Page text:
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Program keeps the community N.E.A.T.

Once a year, residents use the Neighborhood Environmental Action Team to get rid of their unwanted junk.

By RON MATUS, Times Staff Writer
© St. Petersburg Times
published September 27, 2002


CULBREATH HEIGHTS -- Two weeks ago, Greg Stead dumped his old addiction on the curb.

There it was, a late 1980s arcade game called Rastan, looking way out of place next to a rusty refrigerator.

Stead bought it 10 years ago for $250, then played it until rats chewed through the wires. Ghostly letters burned into the screen say it all: GAME OVER.

"I lugged that thing with me so many places," said Stead, 35, a lawn maintenance worker. "I finally gave up on it."

Stead isn't alone in purging clutter.

Or in taking advantage of a city program to do it.

Every year, thousands of Tampa residents use the Neighborhood Environmental Action Team to jettison unwanted stuff that's too big for trash cans.

It's garbage, mostly, but garbage the typical trash collector won't take:

Sofas and microwaves. Refrigerators and TVs. Carpet and mattresses.

Unless scavengers snag them first -- and often they do -- the items are hauled to the city waste-to-energy complex at McKay Bay.

Some of it is recycled, but most of it's burned.

The decent stuff? It's toast, too. The city doesn't have time to cull good from bad, said N.E.A.T. manager Jim Pinkney.

"We don't deal with that," he said. "It all goes."

N.E.A.T. workers, who sweep through neighborhoods once a year, also clear vacant lots and cut grass along roads.

Since the program began in 1997, they have never lacked for work, perhaps because people never lack for junk.

Some neighborhoods discard 300 tons of items per visit.

In Sulphur Springs, a single house generated a pile big enough to dam a river. It was 8 feet high, 12 feet wide and stretched three-fourths of the way down the block, said Frank Ruiz, a N.E.A.T. supervisor.

"It blocked most of the homes," Ruiz said.

An ugly sight, to be sure.

But without N.E.A.T., some of that stuff might have ended up being a long-term eyesore, said Henry McGriff, deputy director of the Tampa Parks Department, which oversees the clean-up program.

"These are the things that get thrown in the vacant lots, the right of ways," McGriff said.

The city knows some people can't move their junk. If you're elderly or disabled, call 931-2040.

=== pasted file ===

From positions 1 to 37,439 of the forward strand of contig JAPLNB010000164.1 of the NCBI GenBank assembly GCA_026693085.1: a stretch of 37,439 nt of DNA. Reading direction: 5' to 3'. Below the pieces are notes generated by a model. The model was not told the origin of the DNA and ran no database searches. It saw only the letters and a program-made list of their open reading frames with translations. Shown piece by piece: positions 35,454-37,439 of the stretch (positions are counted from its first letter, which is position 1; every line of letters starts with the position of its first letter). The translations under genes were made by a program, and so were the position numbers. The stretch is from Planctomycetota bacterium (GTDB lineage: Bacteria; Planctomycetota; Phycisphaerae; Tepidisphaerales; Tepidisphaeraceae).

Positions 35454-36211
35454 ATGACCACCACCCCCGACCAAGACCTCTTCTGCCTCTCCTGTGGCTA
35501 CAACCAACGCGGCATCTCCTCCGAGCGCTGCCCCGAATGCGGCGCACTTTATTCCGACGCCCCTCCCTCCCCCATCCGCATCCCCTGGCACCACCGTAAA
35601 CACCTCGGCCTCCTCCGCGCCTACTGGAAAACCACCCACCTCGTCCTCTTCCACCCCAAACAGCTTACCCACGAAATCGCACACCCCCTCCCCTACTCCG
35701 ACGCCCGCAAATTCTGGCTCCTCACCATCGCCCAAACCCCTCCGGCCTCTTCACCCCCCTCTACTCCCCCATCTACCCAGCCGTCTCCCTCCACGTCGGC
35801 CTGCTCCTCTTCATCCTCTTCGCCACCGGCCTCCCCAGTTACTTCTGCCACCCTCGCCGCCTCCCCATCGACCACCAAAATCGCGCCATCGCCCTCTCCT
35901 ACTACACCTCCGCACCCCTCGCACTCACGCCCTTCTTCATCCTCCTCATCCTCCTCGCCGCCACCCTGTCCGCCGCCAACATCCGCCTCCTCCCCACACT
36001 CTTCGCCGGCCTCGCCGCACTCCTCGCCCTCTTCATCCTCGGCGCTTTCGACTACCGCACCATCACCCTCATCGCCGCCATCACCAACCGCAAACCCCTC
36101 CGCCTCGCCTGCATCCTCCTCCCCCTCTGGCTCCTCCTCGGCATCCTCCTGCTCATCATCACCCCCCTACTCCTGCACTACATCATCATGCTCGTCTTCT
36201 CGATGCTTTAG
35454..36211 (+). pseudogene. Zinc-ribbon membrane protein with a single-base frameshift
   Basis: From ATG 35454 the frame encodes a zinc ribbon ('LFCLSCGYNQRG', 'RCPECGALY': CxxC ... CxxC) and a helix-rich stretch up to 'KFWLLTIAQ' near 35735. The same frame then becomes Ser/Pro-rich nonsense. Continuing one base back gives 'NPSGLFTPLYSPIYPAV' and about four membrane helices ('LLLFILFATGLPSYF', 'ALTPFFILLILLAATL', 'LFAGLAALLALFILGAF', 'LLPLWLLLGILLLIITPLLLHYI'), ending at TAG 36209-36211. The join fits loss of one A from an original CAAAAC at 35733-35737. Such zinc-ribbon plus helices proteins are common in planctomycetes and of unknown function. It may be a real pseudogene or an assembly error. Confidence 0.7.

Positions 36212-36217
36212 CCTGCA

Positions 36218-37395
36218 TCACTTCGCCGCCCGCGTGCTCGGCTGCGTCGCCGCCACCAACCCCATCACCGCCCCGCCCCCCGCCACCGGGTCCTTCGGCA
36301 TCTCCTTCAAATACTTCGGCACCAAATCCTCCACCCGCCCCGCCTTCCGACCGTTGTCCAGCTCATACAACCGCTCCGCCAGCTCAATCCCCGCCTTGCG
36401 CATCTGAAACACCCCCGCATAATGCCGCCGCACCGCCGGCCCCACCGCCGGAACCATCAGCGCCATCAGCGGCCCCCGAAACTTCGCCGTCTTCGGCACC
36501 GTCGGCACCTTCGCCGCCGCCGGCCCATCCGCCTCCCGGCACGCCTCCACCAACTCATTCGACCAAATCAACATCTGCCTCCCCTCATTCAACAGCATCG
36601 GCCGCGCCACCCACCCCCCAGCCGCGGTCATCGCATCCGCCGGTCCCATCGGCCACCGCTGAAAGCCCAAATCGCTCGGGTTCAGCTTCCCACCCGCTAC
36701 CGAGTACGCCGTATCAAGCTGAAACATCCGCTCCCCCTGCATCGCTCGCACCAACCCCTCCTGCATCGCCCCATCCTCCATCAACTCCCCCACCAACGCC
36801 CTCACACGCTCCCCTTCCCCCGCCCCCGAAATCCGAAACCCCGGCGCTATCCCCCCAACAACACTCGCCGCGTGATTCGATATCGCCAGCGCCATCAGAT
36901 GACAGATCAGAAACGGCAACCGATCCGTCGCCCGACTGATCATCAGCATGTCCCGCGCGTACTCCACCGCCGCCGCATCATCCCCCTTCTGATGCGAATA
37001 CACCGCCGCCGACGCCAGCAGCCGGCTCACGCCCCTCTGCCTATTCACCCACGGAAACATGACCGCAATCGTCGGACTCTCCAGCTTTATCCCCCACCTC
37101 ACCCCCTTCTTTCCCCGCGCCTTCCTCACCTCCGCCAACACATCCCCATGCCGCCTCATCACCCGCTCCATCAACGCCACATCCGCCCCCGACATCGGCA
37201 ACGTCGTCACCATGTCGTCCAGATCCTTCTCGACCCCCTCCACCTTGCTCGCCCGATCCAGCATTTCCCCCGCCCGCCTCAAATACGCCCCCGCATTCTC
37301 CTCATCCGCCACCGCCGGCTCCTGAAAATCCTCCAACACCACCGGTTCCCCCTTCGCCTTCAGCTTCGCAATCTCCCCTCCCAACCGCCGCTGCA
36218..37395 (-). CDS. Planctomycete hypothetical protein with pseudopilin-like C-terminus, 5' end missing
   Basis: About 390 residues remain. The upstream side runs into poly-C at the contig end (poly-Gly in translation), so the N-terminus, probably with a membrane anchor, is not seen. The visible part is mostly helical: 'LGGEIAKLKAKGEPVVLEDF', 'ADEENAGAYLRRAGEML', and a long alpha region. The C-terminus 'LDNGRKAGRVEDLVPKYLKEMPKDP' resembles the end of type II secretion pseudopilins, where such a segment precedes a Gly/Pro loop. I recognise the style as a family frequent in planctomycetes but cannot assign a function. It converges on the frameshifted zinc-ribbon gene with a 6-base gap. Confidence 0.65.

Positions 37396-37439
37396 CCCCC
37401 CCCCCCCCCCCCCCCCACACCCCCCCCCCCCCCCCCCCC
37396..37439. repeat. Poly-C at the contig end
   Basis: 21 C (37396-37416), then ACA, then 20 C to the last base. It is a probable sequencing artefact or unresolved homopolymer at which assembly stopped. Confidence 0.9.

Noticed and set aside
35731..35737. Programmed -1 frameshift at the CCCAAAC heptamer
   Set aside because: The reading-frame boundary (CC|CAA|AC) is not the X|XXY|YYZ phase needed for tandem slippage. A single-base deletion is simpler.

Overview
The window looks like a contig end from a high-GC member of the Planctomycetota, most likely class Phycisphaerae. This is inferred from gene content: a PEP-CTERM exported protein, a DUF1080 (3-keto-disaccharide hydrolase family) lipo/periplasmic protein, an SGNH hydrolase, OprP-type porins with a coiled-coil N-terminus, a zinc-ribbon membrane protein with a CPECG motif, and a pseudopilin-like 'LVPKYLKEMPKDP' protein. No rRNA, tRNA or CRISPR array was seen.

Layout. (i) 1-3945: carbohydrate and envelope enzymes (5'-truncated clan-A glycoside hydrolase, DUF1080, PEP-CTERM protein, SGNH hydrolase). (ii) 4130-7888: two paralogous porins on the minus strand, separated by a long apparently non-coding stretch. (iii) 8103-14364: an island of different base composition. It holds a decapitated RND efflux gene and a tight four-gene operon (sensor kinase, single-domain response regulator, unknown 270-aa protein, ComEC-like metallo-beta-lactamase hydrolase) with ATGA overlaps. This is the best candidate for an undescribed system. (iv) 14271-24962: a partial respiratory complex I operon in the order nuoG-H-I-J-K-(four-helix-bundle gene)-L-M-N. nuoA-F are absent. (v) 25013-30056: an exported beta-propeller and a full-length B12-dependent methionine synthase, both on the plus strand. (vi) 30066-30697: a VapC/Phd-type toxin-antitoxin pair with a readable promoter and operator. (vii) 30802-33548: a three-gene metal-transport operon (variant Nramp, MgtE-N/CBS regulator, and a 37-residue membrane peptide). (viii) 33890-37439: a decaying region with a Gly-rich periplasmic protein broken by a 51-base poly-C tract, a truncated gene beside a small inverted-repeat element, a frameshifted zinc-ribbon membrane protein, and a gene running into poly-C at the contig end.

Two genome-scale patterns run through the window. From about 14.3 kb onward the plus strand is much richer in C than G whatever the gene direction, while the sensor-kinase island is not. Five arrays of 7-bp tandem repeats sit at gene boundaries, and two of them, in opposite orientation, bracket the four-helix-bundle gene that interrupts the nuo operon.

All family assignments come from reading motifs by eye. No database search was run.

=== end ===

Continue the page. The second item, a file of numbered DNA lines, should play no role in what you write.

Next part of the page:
But if you're able-bodied, the city would love more volunteers.

Two weeks ago, city crews took aim at Culbreath Heights, Culbreath Bayou, Beach Park, Beach Park Isles and Sunset Park. Last week, they hit Palma Ceia, Golfview and Historic Hyde Park.

While people ate breakfast or slept in late, garbage trucks rumbled methodically down every street.

Mark Morilla was still lugging unwanted items from the side of his Lois Avenue home when one of the trucks hissed to a stop.

The vacuum cleaner? "Wasn't pulling like it used to," he said.

The screen door? Rusty, he claimed, though no rust could be seen.

The fake plants? A neighbor's. The neighbor asked Morilla to get rid of them.

Is that it?

No way, Morilla said: "I didn't make it to the garage."

That's for next year.

Three blocks away, Linda Thornton-Iannone tired of looking at the exercise bike. So she chucked it.

"It was taking up space," she said.

The Robinson High School secretary bought it new. She used it -- at first. But eventually it was banished to the back yard.

It still runs. But exposure to the elements gave it the same gritty finish as a burned-out muffler.

Thornton-Iannone enlisted her dad and brother to toss the bike and other choice items onto a bonfire-sized heap.

Other gems glittered next to a dozen bicycle rims and a fridge with a still-functioning freezer.

Best among them: A Santa Claus yard ornament with no head.

Thornton-Iannone's 14-year-old son shot St. Nick at close range, with a paintball gun.

"He shot Santa!" she said.

Not everything is so beyond repair.

Some of it's salvageable, even saleable, ready for new digs in a modest duplex apartment.

Ruiz recalled a computer discarded on Davis Islands: An older model, but spotless.

"It looked like it'd scream if it had some speed behind it," he said.

On the Friday before N.E.A.T. swept Sunset Park, a TV sat on a plush chair on San Rafael Street, both covered with clear plastic.

By Saturday morning, it was gone.

People know when the getting's good. The N.E.A.T. roundups are posted on utility bills and advertised in newspapers.

"You'll have people ride through," said Pinkney, the N.E.A.T. manager. "If they see stuff they like, they'll take it."

As city crews gathered near Coleman Middle School, a white Ford truck drifted past at 7:30 a.m., an assortment of lawn chairs lumped willy-nilly in the back.

"There goes one right there," Pinkney said.